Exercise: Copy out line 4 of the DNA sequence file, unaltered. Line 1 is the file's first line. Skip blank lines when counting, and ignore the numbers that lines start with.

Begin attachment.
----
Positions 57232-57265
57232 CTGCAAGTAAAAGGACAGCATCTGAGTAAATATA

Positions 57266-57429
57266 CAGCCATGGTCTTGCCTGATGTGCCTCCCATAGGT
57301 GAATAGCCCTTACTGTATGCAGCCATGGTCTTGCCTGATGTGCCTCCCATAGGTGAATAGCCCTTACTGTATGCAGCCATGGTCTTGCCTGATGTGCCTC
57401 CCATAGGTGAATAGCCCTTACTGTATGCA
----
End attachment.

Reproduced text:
57266 CAGCCATGGTCTTGCCTGATGTGCCTCCCATAGGT